Yahoo has fired its CEO Carol Bartz (over the phone, no less) and put Tim Morse, the company’s CFO, as interim CEO while the company begins another search for the CEO. This is reminiscent of what happened in 2008, when Jerry Yang was fired, and a search began for a CEO for the company. Bartz, previously the CEO of Autodesk, had joined the company in January 2009.
According to a statement from Yahoo, its board has also “named key senior Yahoo executives to a newly formed Executive Leadership Council tasked with supporting Morse in managing the Company’s day-to-day operations until a permanent chief executive is appointed, as well as supporting a comprehensive strategic review that the Board has initiated to position the Company for future growth.” The council includes
“Michael Callahan, Executive Vice President, General Counsel and Secretary; Blake Irving, Executive Vice President and Chief Product Officer; Ross Levinsohn, Executive Vice President, Americas; Rich Riley, Senior Vice President & MD, EMEA Region; and Rose Tsou, Senior Vice President, APAC Region. The Co-founders of Yahoo!, David Filo and Jerry Yang, will each continue as Chief Yahoo and will provide counsel to Tim and the Executive Leadership Council.”
What Happens To India?
At the time that Bartz took over, Yahoo India was without a Managing Director – and it had been a year and a half since George Zacharias had left – and for a company positioning itself as a media company, there wasn’t an Editor, only an Audience head. India didn’t appear to be on the radar, but with Bartz coming on board at the helm at Yahoo, Arun Tadanki joining as MD of Yahoo India, and Prem Panicker joining as Managing Editor, there appears to have been a considerable shift in focus towards the Indian market: India was one of the countries where Yahoo’s upgraded social homepage was first introduced, an experiment with providing opinionated content began.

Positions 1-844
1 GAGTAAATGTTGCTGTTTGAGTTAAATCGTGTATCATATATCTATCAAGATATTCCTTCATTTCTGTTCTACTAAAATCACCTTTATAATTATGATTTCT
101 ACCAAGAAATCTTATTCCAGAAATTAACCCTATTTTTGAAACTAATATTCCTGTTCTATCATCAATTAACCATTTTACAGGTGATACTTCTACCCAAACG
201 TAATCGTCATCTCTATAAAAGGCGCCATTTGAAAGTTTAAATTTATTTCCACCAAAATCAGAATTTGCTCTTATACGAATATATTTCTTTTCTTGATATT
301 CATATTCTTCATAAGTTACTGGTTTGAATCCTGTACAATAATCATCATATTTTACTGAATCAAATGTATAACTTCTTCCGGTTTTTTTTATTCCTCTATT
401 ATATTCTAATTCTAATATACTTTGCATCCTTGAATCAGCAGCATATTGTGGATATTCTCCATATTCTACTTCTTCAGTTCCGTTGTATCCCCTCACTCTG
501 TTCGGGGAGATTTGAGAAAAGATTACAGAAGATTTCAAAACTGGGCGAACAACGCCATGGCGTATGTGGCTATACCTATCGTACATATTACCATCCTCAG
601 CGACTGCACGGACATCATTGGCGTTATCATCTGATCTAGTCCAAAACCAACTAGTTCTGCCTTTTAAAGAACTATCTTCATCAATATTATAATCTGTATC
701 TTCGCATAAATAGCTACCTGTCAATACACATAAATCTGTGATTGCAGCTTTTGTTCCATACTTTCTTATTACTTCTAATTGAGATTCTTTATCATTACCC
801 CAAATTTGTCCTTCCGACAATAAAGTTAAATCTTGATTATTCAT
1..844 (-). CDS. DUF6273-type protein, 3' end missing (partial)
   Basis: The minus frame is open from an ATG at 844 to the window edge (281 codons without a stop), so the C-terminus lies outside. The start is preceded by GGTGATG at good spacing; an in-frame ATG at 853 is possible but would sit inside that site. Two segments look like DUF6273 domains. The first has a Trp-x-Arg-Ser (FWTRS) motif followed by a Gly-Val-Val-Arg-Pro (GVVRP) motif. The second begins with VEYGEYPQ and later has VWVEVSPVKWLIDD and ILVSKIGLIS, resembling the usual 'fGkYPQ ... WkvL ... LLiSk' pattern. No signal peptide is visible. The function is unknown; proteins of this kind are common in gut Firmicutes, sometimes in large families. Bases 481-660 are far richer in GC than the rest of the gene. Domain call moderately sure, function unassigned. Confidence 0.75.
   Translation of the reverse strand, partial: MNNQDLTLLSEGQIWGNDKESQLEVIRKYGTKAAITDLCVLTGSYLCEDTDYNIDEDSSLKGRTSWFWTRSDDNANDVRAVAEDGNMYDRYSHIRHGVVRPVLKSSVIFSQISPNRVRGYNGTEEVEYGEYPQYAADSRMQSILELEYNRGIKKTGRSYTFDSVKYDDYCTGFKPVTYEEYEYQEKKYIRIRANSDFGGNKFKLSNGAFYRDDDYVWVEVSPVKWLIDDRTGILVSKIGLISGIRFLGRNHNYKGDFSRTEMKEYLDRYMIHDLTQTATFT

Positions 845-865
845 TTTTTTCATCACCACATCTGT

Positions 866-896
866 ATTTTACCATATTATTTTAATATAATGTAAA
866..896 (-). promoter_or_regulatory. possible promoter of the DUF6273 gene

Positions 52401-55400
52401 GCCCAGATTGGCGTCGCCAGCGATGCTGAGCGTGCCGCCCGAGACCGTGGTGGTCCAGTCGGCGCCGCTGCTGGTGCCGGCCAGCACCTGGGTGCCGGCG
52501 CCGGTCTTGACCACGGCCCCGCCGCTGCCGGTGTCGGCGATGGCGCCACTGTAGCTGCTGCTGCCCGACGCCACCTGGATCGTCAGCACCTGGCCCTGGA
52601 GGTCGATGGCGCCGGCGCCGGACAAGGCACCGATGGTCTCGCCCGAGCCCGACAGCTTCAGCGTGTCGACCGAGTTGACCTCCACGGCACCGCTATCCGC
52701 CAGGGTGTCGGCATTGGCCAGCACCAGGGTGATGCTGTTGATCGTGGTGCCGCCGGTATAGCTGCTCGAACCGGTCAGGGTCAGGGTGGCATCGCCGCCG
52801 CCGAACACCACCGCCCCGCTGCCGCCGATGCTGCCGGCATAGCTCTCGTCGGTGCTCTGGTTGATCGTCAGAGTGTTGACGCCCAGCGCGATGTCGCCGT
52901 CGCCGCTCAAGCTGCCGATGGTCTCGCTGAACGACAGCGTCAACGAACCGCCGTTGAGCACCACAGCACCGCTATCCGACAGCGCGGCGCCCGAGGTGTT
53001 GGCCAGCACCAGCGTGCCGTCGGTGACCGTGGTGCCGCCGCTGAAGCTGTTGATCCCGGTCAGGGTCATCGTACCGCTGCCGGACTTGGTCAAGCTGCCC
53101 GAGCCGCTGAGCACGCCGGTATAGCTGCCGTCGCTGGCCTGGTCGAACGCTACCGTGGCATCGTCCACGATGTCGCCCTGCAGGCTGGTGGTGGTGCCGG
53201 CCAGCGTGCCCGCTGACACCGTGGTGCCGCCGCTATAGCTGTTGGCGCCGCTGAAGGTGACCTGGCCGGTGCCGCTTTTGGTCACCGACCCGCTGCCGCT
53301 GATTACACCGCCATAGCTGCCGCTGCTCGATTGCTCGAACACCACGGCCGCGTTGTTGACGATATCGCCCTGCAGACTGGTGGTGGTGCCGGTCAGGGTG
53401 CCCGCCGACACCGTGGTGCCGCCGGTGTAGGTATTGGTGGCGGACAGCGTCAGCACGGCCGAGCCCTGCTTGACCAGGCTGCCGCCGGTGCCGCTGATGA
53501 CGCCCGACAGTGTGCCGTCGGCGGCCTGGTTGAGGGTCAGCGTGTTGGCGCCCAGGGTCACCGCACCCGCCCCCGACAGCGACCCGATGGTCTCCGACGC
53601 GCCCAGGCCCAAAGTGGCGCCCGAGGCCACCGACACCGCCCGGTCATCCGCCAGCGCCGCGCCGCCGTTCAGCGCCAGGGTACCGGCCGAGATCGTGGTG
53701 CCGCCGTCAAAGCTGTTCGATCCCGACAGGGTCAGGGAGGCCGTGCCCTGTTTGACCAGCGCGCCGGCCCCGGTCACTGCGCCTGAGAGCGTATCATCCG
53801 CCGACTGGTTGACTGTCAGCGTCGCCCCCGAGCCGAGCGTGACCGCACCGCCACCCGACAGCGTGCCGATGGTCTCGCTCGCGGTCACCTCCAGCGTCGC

Since then, Yahoo has launched its Celeb site OMG in the country, launched an Education site, a lifestyle segment, full movie streaming via movieplex, and interestingly, India was the first country where the new interface for Yahoo News was first rolled out. Most importantly, the company intends to expand content in six regional languages this year.
So what happens with a change at the top? There probably won’t be as much of an impact as there was in 2008-09, when Yang was fired, largely because there was a leadership vacuum in India at the local level, focused largely on maintaining the status quo. Uncertainty at Yahoo global will be not be unnoticed within the company, especially if there are sweeping changes in direction imposed by Yahoo global, but it is unlikely that there will be any changes in the status quo until a new Yahoo CEO takes over. Companies this large are typically slow to move, in any case.